No. 246 executive chef Drew Belline parks his truck and unloads the day's provisions procured from the nearby Your DeKalb Farmers Market. His feet find the path, but his gaze lands at the edge of the front yard where a lonely brick smoker sits, bathed in summer shade. He shrugs off the temptation and heads to the front door, there's work to do — but it's obvious that visions of smoked delights and cold beers have already crossed his mind. Next time.
Inside, Belline's home kitchen is compact, but working in close quarters is nothing new. "The kitchen at 246 is extremely tight, but at least you can be here by yourself," Belline says.
The recipe he has planned — an almost-weekly staple at home — is simple and familiar. But his cooking method is instinctive and precise. Without hesitation, Belline's deft hands begin mise-ing out ingredients for the sake of efficiency. He relieves the hollowed-out bucatini pasta of its packaging, uncorks a bottle of Vinho Verde, and chops a shallot before arranging everything on a large cutting board next to the stove. On his way to retrieve a tall wooden pepper mill, Belline's hand grazes two cartoon lunchboxes hanging from a shelf studded with fancy olive oils. Over his shoulder, he nods toward the owners of the lunchboxes, his two daughters, who smile from family photos on the refrigerator.
Belline is an Atlanta native who grew up on a large piece of land in North Fulton County. "There was nothing there back then. We'd drive through Gwinnett Place Mall and pass an Ingles. We had a big vegetable garden and my mom would always cook," Belline says. "We were out in the country for a long time, so I grew up around it."
Farming is in Belline's blood; his father grew up on a 4,000-acre pig farm in Missouri. "I tried to convince my dad to let me raise a few pigs out on our property, but he wasn't havin' that. He was like, 'Do you have any idea how disgusting pig farms are?' I guess I don't."
Belline turns his attention to slicing a thick slab of bacon. A sauté pan crackles formidably as the raw pig hits the pan and the kitchen instantly smells of smoked wood and cured meat.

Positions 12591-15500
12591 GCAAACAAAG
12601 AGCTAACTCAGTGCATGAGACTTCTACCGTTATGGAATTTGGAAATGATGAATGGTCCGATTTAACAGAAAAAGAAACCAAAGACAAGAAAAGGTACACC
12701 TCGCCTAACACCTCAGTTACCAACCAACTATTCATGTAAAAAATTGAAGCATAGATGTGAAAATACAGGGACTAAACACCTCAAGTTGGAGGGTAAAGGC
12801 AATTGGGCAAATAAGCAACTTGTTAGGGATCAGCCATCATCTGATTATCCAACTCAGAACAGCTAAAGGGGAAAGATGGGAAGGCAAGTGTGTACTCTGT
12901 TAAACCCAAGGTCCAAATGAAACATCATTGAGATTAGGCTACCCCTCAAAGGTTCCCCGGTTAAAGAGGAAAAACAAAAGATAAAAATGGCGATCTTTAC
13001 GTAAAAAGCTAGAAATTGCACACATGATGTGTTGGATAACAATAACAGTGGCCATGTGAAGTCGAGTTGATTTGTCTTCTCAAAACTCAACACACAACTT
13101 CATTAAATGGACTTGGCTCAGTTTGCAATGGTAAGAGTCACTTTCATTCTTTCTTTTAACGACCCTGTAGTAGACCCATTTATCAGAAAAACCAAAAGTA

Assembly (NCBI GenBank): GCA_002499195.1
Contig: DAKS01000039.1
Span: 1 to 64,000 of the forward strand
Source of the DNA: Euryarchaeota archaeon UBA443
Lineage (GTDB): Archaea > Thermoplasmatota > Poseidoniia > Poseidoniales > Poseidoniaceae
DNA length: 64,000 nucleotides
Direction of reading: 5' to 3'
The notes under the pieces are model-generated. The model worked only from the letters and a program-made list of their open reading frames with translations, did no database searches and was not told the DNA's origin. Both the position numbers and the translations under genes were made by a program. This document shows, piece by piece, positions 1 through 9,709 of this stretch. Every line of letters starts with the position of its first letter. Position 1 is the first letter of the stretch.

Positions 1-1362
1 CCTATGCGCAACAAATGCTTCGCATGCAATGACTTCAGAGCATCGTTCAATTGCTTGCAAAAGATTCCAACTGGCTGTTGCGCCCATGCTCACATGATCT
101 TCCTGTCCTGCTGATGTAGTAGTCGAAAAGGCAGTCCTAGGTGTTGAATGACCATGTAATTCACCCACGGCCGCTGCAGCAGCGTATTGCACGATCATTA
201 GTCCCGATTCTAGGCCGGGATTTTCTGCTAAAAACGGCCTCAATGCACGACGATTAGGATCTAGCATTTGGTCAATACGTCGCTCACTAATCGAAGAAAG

Long before No. 246, Belline began his culinary career as a dishwasher, working his way up the ranks to line cook. After graduating from Johnson & Wales University in Charleston, S.C., Belline high-tailed it to New York City, working under Damon Wise and Marco Canora at Tom Colicchio's Craft. Belline returned to Atlanta in 2004 to work for chefs Anne Quatrano and Clifford Harrison as a line cook at Bacchanalia. Soon, Belline accepted the position of opening chef de cuisine at Bacchanalia's even fancier downstairs counterpart, Quinones at Bacchanalia, before taking the reins at Bacchanalia's sister restaurant Floataway Café. In 2011, Belline partnered with chef and restaurateur Ford Fry to open No. 246 in Decatur where his simple, ingredient-driven style continues to flourish.
He salts a tall copper pot once, twice, three times, finishing with one final pinch for good measure. "So we're just gonna wait for this water to come up and it should go really quick once we get it boiling," Belline says. And it does. He adds a bowl of clams to a smoking hot pan of garlic, shallot, and bacon. A quick deglaze with white wine quiets the action, but as he prods the clams about, coating each one in hot liquid, the shells ring like a rain stick turned on its head.
Belline adds to the clams: butter, chili flake, and chopped thyme just harvested from his front yard. With a pair of trusty tongs, the "cooked to the tooth" bucatini pasta is not far behind. After one final squeeze of lemon, Belline slides the pasta into a large bowl and nestles the steamed clams precariously among the starchy strands like an artist's final brushstrokes.
"For me, that's how I cook. I get excited when something really awesome comes in and my head just starts clicking with ideas for what I can do with it. And I think that's for a lot of chefs — that's what it's about for most people. It's really about the ingredients that are going into it. I mean, I hope so."
Finished with a few pieces of toasted bread, the resulting dish is nothing more than a few simple ingredients coaxed into complexity with relative ease. It's the kind of meal we'd all like to come home to. There's nothing overwrought or fussy here; just fresh flavors handled with care, the way it should be.
Watch chef Drew Belline prepare this recipe live at Taste of Atlanta 2012. Along with chef Drew Van Leuvan of the forthcoming Seven Lamps restaurant, Belline will appear on the Home Plate Main Stage from 3-3:45 p.m., Sat., Oct. 6, for Taste of Atlanta's live $20 Dinner demonstration, inspired by the popular Creative Loafing column.
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